In the show D’une rive à l’autre, which is about slavery, the audience was very serious. But that didn’t stop people laughing when the slave, who is torn between two masters’ contradictory orders, turns his head from side to side, not knowing which saint to implore. I wasn’t expecting this reaction. It made me discover a certain derision in my dance. Terre rougeâtre, the latest duo I created with the flamenco dancer Maricarmen Garcia, represents the meeting between two cultures, Spain and Africa, incarnated by a man and a woman. The cultures clash, blend, reject one another, but always remain true to themselves. In the hotchpotch, there are some racy moments which people may well identify with, as in all stories between men and women… (laughter). In the duo Ayélé, there is also a lot of humour although little is said. This piece relates the story of an elderly couple who dream of dancing eternally. Indeed, they never stop dancing, even though their bodies grow gradually more and more tired, and seize up. This duo makes my partner and me want to laugh at ourselves as we dance on stage… Even though we force ourselves to stay serious, we communicate the humour between us to the audience.
Do you ever change your choreographies in relation to these passages?
I did quite unexpectedly in Hommage à Nijinsky. I begin this solo by dancing the postures of the three monkeys in oriental philosophy. For one of them, I have a ball in my mouth. One day when I was performing in Germany, I dropped the ball. I exclaimed « Sheiße » out loud! The audience burst out laughing, of course! Afterwards, I decided to keep this incident, to integrate it into my dance as it really amazed me. Usually when this kind of incident happens, you act as if nothing was wrong. I know how to behave on stage, and moreover, I don’t speak a word of German. My reaction totally amazed me. I decided that this incident ought to become part of the show.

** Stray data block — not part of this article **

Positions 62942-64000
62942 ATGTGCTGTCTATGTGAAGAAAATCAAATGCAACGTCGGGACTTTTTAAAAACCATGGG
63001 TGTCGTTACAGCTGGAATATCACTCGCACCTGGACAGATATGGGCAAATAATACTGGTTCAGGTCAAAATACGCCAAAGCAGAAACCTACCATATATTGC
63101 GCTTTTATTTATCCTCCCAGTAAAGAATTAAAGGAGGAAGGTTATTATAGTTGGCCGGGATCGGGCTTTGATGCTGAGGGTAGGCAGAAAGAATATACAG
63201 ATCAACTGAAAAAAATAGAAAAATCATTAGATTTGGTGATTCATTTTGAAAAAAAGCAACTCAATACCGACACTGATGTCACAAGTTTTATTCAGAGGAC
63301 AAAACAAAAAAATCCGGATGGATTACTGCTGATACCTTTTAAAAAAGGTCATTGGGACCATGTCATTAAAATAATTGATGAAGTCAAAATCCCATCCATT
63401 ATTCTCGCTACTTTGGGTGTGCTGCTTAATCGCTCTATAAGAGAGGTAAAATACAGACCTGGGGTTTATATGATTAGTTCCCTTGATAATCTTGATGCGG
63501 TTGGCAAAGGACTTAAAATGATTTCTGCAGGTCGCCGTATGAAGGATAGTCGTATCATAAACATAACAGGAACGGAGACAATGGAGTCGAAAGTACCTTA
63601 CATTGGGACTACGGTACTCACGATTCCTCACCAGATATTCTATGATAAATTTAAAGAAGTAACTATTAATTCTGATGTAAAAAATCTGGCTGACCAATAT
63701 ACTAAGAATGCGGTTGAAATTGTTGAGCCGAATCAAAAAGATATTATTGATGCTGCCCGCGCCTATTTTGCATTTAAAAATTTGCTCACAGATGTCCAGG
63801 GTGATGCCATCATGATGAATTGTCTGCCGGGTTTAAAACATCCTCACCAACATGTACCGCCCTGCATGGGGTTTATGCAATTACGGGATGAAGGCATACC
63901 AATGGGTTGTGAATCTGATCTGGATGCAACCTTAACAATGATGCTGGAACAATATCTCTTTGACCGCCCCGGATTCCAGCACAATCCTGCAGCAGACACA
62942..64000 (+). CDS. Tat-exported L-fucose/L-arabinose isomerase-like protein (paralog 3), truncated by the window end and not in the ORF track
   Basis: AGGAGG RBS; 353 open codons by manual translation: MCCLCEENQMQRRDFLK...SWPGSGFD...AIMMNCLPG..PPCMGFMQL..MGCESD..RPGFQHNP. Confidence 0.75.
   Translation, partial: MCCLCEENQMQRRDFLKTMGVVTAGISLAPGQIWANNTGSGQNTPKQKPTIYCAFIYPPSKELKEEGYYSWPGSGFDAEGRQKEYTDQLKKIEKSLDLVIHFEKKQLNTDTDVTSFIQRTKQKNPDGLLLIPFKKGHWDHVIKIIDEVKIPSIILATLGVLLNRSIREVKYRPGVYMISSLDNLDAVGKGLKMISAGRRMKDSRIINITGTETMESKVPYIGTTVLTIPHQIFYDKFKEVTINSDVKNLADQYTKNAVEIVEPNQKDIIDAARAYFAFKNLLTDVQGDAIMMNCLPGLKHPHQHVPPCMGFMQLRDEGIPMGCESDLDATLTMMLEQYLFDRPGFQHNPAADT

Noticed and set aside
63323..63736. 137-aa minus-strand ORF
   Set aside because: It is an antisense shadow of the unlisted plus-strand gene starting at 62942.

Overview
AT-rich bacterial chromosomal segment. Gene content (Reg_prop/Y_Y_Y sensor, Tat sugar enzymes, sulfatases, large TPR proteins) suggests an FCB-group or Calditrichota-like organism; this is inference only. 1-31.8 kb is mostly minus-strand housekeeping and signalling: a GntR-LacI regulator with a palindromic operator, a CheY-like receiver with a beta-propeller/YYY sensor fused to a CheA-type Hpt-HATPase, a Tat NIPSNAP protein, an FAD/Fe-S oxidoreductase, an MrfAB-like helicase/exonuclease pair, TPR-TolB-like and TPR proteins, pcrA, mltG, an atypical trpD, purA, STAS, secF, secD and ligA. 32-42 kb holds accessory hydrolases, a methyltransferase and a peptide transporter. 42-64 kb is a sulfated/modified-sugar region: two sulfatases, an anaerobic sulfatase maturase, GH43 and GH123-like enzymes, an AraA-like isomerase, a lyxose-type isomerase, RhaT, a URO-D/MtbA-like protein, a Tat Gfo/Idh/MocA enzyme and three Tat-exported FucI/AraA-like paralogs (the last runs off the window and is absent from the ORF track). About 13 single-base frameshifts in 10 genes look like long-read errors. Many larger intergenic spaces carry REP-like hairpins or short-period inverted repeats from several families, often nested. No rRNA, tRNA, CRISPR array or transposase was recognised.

Laughter and derision often work through language. Do you think the body can have the same degree of expressivity as words?
When you know how to use the body, it can have the same force as language. When the body speaks correctly, it expresses what words cannot say without going astray. It can transmit the secrets within us: all the archaic corporal memory we have forgotten. My work focuses on this exploration. There is a theatrical dimension in my work. Without texts.
Can we not find this archaic memory of the body through laughter? Like dance, does it not lessen the distance that comes from all intellectualization?
The roots of dance, like laughter, go back to the childhood of humanity. Both are born out of impulses we do not control. Both phenomena are beyond us. When we let the archaic memory of the body express itself, we can travel very far back. That’s what I worked on in D’une rive à l’autre. For this piece, I didn’t just carry out intellectual research on slavery, but also entered a certain state to achieve this corporal memorization, to manage to express the suffering of the slaves.
When you make people laugh, do you still feel tied to the ‘good nigger’ colonial stereotype, to the ‘Yes Massa’ smile?
African dancers became aware of this image some thirty years ago. It affected us particularly as the joyfulness of dance in Africa became somewhat hackneyed in the national ballets. It didn’t suffice for the artists to dance, they also had to grin and make people laugh. A lot of those expressions were overdone. Today things have changed. Which doesn’t mean we are not happy inside when we dance. But on stage, I don’t think we should overdo the humour, otherwise it loses its force.